Tick, tick, tick. Few can resist the allure of watches and clocks, never mind the exceptionally rare and spectacular examples featured on The Hot Bid. Some are exquisite on their own. Others are elevated by those who made them, or owned them. All are below.
In October 2018, Phillips offered a mantel clock designed by Sir Edwin Lutyens for the Viceroy’s House in New Delhi, India–his most important commission. It descended in the Lutyens family after Sir Edwin had an extra made for himself. “He always had jokes hidden within his work,” says Marcus McDonald, senior design specialist at Phillips. “Here, the pansy at the top of the clock is a key [the winding key]. Pansy is a pun on penser, the French word for ‘to think.’ The play on words–pansy as in flower and the French word ‘to think’– is meant to be a reminder to wind the clock.”
An 18-karat gold French-made pocket watch that once belonged to Edgar Allan Poe wildly overperformed its $80,000 to $120,000 estimate at Christie’s New York to sell for $250,000. “It has a nice weight to it,” says Heather Weintraub, an associate specialist in books, manuscripts, and archives at Christie’s New York. “It’s wonderful to be able to hold something from the 1840s that Poe may have held. It’s one of the reasons to love this job.”
One of the classics of mid-century modern design, George Nelson’s ball wall clock, came up for sale in its polychrome variation at Rago in February 2019. Talking about why an original example from the clock’s long production run can still command three figures, Michael Ingham, Rago’s COO and director of its Unreserved department, says, “Most of the 20th century design market was made for mass production, but good design is always good design. Fifty years ago, it was a good design, and now, it’s still a good design.”
Apollo 15 astronaut Dave Scott wore this Bulova chronograph prototype on the surface of the moon. When RR Auction sold it in 2015, it set several world auction records, including records for any Bulova watch and the record for the most-expensive lot ever sold at RR Auction. “What was really cool about the watch was he [Scott] drove the lunar rover while wearing it,” says Bobby Livingston, executive vice president at RR Auction. “He was the first to drive on the moon, and the watch stood up to that, obviously. It was very much exposed to lunar material. You can see the scratches on the bezel.”
A 1968 Rolex Daytona wristwatch–Paul Newman’s “Paul Newman” Rolex–appeared at auction at Phillips in October 2017. Virtually everyone expected the legendary timepiece to sell for a record sum, but its final price of $17.7 million dropped jaws around the world. Paul Boutros, head of watches for the Americas for Phillips, explains that the watch’s consigner, John Cox, didn’t grasp the significance of the gift his now ex-girlfriend’s father gave him:”He didn’t know its importance initially. He wore it casually. Once he was in Japan, and someone came up to him and said, “Paul Newman! Paul Newman!” and he thought, “Wow, how did they know I have Paul Newman’s Daytona?” He didn’t know the watch was called a Paul Newman until he did some research. Then he understood it was an important watch. He placed it in a safe deposit box in the early 1990s. Maybe he didn’t know collectors were hunting for it.”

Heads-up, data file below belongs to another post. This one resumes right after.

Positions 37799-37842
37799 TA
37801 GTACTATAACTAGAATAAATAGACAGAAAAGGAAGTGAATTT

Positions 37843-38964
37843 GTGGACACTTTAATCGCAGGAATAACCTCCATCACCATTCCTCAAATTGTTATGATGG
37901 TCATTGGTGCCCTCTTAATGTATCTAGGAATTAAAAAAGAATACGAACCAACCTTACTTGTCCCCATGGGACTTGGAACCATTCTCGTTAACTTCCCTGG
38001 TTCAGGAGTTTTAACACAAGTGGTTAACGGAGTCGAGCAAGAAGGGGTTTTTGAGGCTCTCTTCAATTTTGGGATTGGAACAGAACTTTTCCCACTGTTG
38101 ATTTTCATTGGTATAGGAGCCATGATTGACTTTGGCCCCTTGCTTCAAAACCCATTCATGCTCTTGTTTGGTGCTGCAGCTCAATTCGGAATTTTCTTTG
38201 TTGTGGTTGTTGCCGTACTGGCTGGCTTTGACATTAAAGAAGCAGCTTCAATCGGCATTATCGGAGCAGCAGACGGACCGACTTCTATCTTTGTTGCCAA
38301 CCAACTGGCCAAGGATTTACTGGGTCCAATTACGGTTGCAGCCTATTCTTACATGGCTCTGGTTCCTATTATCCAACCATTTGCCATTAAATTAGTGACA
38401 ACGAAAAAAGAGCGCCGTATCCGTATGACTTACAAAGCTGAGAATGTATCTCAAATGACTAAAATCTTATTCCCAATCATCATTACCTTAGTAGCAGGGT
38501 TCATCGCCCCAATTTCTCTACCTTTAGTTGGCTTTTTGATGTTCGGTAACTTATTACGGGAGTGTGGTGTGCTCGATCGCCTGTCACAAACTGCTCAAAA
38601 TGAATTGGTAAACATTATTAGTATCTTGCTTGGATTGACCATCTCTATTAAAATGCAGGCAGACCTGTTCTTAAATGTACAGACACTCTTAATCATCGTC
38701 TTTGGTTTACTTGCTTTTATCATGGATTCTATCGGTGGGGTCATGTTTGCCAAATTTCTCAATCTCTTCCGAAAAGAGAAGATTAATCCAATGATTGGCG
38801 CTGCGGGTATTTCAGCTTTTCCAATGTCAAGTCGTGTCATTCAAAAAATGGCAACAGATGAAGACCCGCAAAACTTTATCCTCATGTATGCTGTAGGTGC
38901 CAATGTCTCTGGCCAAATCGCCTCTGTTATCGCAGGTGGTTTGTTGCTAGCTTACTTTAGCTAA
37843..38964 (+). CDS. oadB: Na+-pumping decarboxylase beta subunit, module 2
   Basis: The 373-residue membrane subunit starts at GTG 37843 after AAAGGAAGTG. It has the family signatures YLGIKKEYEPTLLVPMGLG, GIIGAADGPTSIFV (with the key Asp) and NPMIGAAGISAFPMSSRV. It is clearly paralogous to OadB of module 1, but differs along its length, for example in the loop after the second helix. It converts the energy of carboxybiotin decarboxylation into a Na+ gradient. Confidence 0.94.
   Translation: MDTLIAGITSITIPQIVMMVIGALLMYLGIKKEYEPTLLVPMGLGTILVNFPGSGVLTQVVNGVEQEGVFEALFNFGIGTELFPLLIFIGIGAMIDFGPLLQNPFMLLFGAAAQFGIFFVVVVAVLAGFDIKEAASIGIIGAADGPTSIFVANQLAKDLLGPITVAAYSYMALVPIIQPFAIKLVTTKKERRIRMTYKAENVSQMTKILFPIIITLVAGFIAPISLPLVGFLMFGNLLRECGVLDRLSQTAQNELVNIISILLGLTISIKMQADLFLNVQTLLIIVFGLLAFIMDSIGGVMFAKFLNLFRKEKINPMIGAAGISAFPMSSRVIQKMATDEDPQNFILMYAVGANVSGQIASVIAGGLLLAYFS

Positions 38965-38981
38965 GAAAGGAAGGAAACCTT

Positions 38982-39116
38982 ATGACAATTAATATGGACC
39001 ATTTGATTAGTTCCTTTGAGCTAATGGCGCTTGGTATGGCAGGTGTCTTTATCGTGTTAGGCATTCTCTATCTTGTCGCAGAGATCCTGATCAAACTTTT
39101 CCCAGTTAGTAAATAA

Before he gained fame as a magician, Jean Eugène Robert-Houdin was a horologist–a clockmaker. He invented the mystery clock, a device with cleverly concealed works that make it seem as if the clock runs on magic. “This is a double mystery,” says Gabe Fajuri, president of Potter & Potter Auctions. “The single mystery is the glass dial–how does it keep time? The double mystery is the glass dial plus the glass tube.”
The Henry Graves Jr. Supercomplication pocket watch, commissioned by Graves from Patek Philippe, was always intended as an over-the-top watchmaking feat. Its designers packed 24 complications into a case almost three inches in diameter. The whole weighs in at an impossibly trim one pound, three ounces. Daryn Schnipper, chairman of Sotheby’s international watch division, says that watch fans love the one-off “Because it’s everything. It’s a technical tour-de-force. It’s the fact that it’s the Supercomplication, the whole ball of wax, and the fact that it was entirely handmade–no use of any computer technology.”
Special thanks to the following for allowing re-use of their images for this story:
Phillips, for the Sir Edwin Lutyens mantel clock and for Paul Newman’s “Paul Newman” Rolex wristwatch.
Christie’s, for the Edgar Allan Poe pocket watch.
Rago, for the George Nelson ball wall clock.
RR Auctions, for Apollo 15 astronaut Dave Scott’s Bulova chronograph.
Potter & Potter, for the Robert-Houdin mystery clock.
Sotheby’s, for the Henry Graves Jr. Supercomplication pocket watch.
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